Natalie Portman in Annihilation
Walking out of the screening for Annihilation, the crowd seemed bewildered and baffled. Based on the divisive speculative fiction series by Jeff VanderMeer, the film depicts a group of female scientists entering a mysterious zone referred to as “the Shimmer,” a growing area along the American East Coast, where many enter and none return. By all accounts a substantial departure from the novel, the film that writer-director Alex Garland has crafted is one of the eeriest and most spellbinding mainstream films in years, blending a solemn mythology of self-destruction with a spiritual landscape of shifting reality.
Natalie Portman stars as Lena, a biologist whose military husband, Kane (Oscar Isaac), went off on a mission a year ago. With no clear answers as to his fate, she presumes he’s dead until one day he reappears like a shadow while she’s home. Sitting in their warmly lit kitchen nook, their hands meet tentatively. Garland frames the shot so their fingers explore each other, distorted in the light and reflections of a glass of water. The image is startling and poetic. Her husband breaks away to take a sip of water as she interrogates him on where he’s been. Like a mantra, he repeats “I don’t know,” until their reunion is abruptly interrupted.
Soon Lena finds herself on an isolated base, learning about what may have happened to her husband. Psychologist Dr. Ventress (Jennifer Jason Leigh) explains that three years ago the Shimmer appeared and has been steadily growing ever since. In a room overlooking the shimmering wall, a cascading and translucent curtain resembling a pulsating gas spill, the pair discuss the scientific possibilities of the phenomena. Dr. Ventress explains that they’ve sent multiple military envoys inside and only Kane has ever re-emerged. Dr. Ventress has assembled a group of female scientists to go in next. Curious to find out what may have happened to her husband, Lena decides to join them.
As with many films that exist beyond the confines of normal expectations, there is a strong impulse in writing about Annihilation to string up a series of comparisons that only vaguely illuminate the tone and atmosphere of the film. Most clearly indebted to Russian master Andrei Tarkovsky and his films Stalker and Solaris, the film maintains a dreamy atmosphere throughout, visually and structurally. Told through flashbacks and dreams, the non-linear format of the storytelling lends uncertainty to the proceedings, as time appears to fold over onto itself.
While adopting the kind of meditative tone of Tarkovsky, the film also shares a lot in common with John Carpenter’s The Thing, not least because much of its tension centres on a kind of slasher narrative where characters within the Shimmer are picked off one at a time. Annihilation is also shocking in terms of violence and monster-effects. Blending practical effects and sparse CGI, the film has a number of truly nightmarish sequences that left members of the audience gasping and others turning away in fear.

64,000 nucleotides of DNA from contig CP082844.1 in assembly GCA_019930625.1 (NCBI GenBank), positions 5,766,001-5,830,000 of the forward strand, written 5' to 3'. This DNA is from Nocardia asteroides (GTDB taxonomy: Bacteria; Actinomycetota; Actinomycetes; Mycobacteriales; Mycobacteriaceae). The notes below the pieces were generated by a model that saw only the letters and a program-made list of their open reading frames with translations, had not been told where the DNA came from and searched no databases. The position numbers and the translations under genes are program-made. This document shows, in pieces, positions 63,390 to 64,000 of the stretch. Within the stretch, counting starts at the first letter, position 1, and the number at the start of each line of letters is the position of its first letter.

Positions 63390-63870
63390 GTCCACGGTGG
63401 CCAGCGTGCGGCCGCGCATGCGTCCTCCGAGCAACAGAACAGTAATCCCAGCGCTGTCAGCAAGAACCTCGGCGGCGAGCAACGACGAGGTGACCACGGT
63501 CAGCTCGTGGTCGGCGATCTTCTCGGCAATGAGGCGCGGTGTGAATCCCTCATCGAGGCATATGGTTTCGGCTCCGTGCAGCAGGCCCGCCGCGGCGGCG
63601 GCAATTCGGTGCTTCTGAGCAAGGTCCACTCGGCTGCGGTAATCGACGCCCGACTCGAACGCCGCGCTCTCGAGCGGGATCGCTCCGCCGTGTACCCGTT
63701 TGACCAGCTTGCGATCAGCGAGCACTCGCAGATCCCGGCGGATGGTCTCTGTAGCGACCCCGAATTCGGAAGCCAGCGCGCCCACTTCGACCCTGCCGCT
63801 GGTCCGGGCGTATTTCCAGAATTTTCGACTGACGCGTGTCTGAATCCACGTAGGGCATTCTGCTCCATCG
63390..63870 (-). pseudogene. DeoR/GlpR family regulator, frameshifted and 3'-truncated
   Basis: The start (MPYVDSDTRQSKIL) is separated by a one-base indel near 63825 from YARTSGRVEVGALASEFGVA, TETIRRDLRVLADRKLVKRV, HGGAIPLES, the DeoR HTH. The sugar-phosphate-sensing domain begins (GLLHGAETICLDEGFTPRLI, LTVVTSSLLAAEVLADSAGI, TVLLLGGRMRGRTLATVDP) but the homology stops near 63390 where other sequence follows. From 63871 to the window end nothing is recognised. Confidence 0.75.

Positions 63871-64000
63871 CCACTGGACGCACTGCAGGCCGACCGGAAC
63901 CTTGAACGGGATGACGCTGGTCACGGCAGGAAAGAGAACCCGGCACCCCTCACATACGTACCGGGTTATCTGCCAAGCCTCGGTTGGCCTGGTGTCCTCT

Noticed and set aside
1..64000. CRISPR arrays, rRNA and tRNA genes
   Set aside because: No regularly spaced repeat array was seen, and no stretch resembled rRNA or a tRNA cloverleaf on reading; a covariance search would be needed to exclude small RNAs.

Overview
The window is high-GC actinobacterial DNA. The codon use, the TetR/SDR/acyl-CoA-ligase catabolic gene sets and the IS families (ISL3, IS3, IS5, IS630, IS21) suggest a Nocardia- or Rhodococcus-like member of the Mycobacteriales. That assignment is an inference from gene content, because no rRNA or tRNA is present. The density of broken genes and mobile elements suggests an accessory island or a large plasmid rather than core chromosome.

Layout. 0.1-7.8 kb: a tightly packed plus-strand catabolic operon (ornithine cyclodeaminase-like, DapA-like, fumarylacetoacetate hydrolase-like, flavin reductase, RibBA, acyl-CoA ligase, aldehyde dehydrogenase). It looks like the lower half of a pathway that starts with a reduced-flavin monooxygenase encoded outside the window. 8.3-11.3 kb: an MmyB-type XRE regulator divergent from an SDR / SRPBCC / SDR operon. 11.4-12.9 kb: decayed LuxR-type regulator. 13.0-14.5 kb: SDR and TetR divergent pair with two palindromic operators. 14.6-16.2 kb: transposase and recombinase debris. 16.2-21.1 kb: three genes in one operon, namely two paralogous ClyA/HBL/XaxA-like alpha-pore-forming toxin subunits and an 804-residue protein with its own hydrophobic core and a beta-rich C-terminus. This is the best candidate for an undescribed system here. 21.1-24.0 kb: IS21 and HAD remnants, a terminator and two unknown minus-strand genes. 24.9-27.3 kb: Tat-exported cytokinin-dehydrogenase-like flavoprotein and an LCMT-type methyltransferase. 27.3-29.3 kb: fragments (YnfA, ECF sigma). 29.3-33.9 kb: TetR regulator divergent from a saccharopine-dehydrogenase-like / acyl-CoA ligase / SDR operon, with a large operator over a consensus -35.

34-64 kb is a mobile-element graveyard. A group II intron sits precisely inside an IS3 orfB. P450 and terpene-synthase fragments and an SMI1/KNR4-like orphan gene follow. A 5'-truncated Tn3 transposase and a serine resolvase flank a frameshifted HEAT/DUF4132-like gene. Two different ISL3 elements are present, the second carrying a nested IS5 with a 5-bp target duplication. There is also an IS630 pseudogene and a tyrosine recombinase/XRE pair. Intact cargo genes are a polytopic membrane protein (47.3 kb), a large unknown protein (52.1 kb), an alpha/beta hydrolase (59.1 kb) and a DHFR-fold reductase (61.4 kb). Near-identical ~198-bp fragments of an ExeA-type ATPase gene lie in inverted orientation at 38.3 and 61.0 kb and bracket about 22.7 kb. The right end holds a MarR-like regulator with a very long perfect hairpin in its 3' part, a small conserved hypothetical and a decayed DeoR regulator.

It is an absolute testament to Garland’s writing and directing that the film never appears convoluted as he balances multiple characters, timelines and points of view. The film’s tone, orchestrated as much between two competing musical scores as it is by montage, guides the audience to continually deeper spiritual experiences. Perhaps Annihilation’s greatest asset, though potentially one of the reasons it does seem to alienate some audiences, is the deep core of its introspection. It is a film that indulges in the beauty and horror of speculative fiction, while being even more invested in the question of survival — particularly spiritual survival.
Garland really positions the film’s character trajectories around the issue of self-destruction and rehabilitation, forcing some rather deep moments of self-reflection in an audience that might normally want to escape themselves. Once inside the Shimmer, each character is given ample time to breathe, to air their fears and reach towards enlightenment. With an all-star cast that also includes Gina Rodriguez, Tessa Thompson, and Tuva Novotny, who give layered and engaging performances, the film is perfectly cast and beautifully acted. Rodriguez, of Jane the Virgin fame, is a particular stand-out — if in a few years she is not one of the biggest stars in Hollywood, it will be a crime against all that is good and decent.
While my initial impression of Annihilation is that it is entrancing but flawed, to actually try and pick apart what might not work about the film is difficult. The movie is strange, conceptual and unlike most films of the past decade of mainstream cinema. It disrupts expectations, which might be why it seems imperfect, though to parse through what might be done differently, it seems self-evident that Garland hit each beat with a perfect thematic trajectory in mind.
With a sparse marketing campaign and after the monumental box-office failure of Paramount’s previous film, Mother!, it seems as though the strangeness of Annihilation has made them wary of putting too much of a push behind the film. That’s a damn shame because it’s so rare to watch a film that leaves you a little dumbfounded (in a good way). Annihilation has the potential to be a sleeper February critical favourite and it won’t be entirely too surprising if at the end of the year it fights its way onto a number of “best-of” lists. ■
Annihilation opens in theatres on Friday, Feb. 23. Watch the trailer here: